• The Melbourne Convention Centre will host Australia’s biggest HR exhibition. Guest speaker will be Tony Walsh, Professor of Artificial Intelligence at University of New South Wales, who will deliver a session on the future of jobs, ethics and the pros and cons of AI.

  • Minister for Training and Skills Gayle Tierney will launch the Box Hill Institute’s Advanced Welder Training Centre.

Gold Coast

  • The second man charged with the kidnapping of a 12-year-old boy outside of his Gold Coast Home will get a mention in Southport Magistrates Court. Yu ‘Sunny’ Zhang was arrested and extradited from NSW after he and his father allegedly snatched the boy in May.

  • Bradley Knudson will receive a mention in the Southport Magistrates Court after he was accused of hitting and choking a woman until she blacked out and then tried to restrain her soon after they first met in the Gold Coast.


  • A 61-year-old Eight Mile Plains man will face an additional charge of official corruption in the Crime and Corruption Commissions probe into the Ipswich Council.

  • The Crime and Corruption Commission will hold hearings into corruption and risks in Queensland jails. Those in attendance include Dr John Wakefield, Deputy Director-General, Queensland Health and Professor Mark Halsey from Flinders University.

  • The stepfather of slain toddler Mason Lee will be sentenced for manslaughter over the toddler’s death in the Brisbane Supreme Court


  • The swearing-in of the new Morrison ministry is expected to take place at Government House.


  • The eighth annual Sydney Fringe Comedy Festival kicks off today and will run until the September 30. The one-month festival will present a diverse line-up of emerging and established comedians.


  • Usain Bolt will attend a training session with the Central Coast Mariners, where Bolt and Matt Simon are expected to speak.


  • Tasmania’s House of Assembly and Legislative Council sits.


  • The Grains Research and Development Corporation will deliver its farm business update. The GRDC Farm Business Update aim to drive innovation and adoption of improved farm business management practices across the grains industry.


  • The inquest into the death in custody of Wayne ‘Fella’ Morrison will continue in the Adelaide Magistrates Court. Morrison died after an altercation with prison guards while in remand in 2016. Mor Morrison’s mother will give evidence.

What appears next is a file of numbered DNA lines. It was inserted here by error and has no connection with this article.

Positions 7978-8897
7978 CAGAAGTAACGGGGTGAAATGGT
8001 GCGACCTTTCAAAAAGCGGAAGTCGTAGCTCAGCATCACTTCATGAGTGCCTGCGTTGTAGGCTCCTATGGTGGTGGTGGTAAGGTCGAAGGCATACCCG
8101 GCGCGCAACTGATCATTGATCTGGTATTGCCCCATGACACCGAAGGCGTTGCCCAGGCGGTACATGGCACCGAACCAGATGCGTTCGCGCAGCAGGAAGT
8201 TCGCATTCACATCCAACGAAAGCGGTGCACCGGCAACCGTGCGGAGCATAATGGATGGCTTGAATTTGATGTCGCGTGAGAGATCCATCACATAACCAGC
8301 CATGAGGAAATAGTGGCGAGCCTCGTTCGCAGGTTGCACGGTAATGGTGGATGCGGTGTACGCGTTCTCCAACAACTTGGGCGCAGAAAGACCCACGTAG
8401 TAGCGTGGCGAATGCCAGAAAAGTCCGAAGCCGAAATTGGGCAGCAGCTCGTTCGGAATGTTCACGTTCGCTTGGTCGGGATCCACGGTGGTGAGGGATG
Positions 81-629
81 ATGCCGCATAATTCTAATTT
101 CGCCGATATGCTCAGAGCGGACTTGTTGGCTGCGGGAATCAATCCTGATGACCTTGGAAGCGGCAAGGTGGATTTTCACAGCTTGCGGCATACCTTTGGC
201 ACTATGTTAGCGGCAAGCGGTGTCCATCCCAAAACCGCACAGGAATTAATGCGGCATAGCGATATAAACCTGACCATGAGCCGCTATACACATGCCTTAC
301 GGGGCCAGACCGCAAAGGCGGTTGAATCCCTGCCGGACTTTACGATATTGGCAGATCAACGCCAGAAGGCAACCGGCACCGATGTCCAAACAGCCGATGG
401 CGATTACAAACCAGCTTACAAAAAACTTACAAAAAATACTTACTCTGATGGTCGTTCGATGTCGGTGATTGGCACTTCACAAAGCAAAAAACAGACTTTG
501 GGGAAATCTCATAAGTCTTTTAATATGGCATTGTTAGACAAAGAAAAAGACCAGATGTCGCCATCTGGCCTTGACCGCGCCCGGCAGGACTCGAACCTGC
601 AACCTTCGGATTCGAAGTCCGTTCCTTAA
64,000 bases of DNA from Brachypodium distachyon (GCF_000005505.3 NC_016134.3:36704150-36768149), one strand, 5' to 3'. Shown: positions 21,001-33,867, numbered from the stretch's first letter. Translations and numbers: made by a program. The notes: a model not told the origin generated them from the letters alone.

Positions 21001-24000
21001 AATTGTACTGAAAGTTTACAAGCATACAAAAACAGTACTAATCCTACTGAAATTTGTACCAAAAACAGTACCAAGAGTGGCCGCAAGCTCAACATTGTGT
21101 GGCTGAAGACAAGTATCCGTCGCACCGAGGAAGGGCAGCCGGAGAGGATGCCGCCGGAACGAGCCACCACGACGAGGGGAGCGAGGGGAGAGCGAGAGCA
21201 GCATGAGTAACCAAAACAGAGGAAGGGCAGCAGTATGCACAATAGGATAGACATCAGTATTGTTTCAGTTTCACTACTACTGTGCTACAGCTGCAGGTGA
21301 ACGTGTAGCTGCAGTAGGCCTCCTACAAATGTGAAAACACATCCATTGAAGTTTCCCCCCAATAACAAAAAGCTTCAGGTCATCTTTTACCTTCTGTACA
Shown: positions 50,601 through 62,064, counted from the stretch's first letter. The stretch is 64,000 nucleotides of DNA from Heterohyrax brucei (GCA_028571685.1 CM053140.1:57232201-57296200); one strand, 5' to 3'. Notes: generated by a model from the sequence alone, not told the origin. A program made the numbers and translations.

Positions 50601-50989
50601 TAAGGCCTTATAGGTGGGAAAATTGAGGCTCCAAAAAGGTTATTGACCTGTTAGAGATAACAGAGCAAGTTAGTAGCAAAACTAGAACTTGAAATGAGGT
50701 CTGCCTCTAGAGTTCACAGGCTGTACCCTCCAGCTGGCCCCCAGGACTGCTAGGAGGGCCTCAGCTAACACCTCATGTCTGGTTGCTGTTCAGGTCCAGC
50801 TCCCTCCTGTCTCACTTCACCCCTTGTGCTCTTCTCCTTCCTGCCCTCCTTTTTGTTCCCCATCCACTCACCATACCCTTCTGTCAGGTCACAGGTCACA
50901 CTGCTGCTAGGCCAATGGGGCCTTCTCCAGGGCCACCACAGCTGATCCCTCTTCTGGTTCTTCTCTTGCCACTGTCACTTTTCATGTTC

• The Royal Commission into the Murray-Darling Basin Authority will be held today, to hear of possible influence by then-Minister for Agriculture and Water Resources Barnaby Joyce.


  • The Darwin Convention Centre will host the 46th Biennial Conference for Australia’s Port sector. Deputy Prime Minister and Infrastructure Minister Michael McCormack will give an address.


  • Fortescue Metals Group will appeal against a native title ruling in favour of Yindjibarndi Aboriginal Corp that covers the Pilbara land were its Solomon iron ore mine sits, in the Federal Court of Australia.

  • The trial continues for Tiffany Yiting Wan, the daughter of Annabelle Chen, whose body was found inside a suitcase in the Swan River, in 2016. The daughter and her ex-husband Ah Ping Ban will plead not guilty for the murder and will face the Supreme Court of Western Australia.

  • A Parkerville bushfire class action trial continues in the Supreme Court of Western Australia, after a neglected power pole fell over in 2014 razing 57 homes, 7 outbuildings and over 390 hectares of bushland. EnergySafety found Western Power contractors failed to maintain the privately-owned jarrah pole.

  • Rodney Palmer Spencer, who killed his employer in a crash while speeding with a blood alcohol level of 0.172 will be sentenced in the District Court of Western Australia.


  • Caltex will release its 2018 interim earnings report.

United States

  • The second day of the US Tennis Open will kick off today. The tournament will run until the 9th of September.


  • International experts will meet at UN offices for a week-long gathering to discuss “ways to define and deal with killer robots”. The meeting will examine the lethal weapons systems and ways of regulating them.


If we want strong climate action, we need to get the moderate Liberals on board – Erwin Jackson (The Guardian): “To deliver an effective and enduring centre-right policy on climate change, we cannot simply bludgeon the more conservative parts of the Coalition into submission. We need to bring the moderate parts of the party closer to where most Australians and business have already arrived.”

The bombshell decision Canberra wanted to bury – Peter Hartcher (The Age): “The fifth generation mobile telecoms system, or 5G, is a big deal. It’s to be the key architecture of an increasingly wired nation, connecting power and water systems, medical and driverless technologies, systems in homes and hospitals, factories and farms, enabling the so-called “internet of things”. If you’re getting the impression that the government didn’t want to draw attention to the announcement, you’re right. After months of careful scrutiny, the cabinet’s national security committee had made the decision a week earlier. Then sat on it.”

We need to reclaim the art of conversation ($) – Karen Brooks (The Courier Mail): “Whether it’s young and older people with their eyes glued to screens in their hands while in restaurants, home, churches, funerals, crossing roads, driving or simply having a night out with friends, or Donald Trump and his so-called “Twitter diplomacy” the way we communicate with each other has irrevocably altered from being personal to increasingly impersonal.”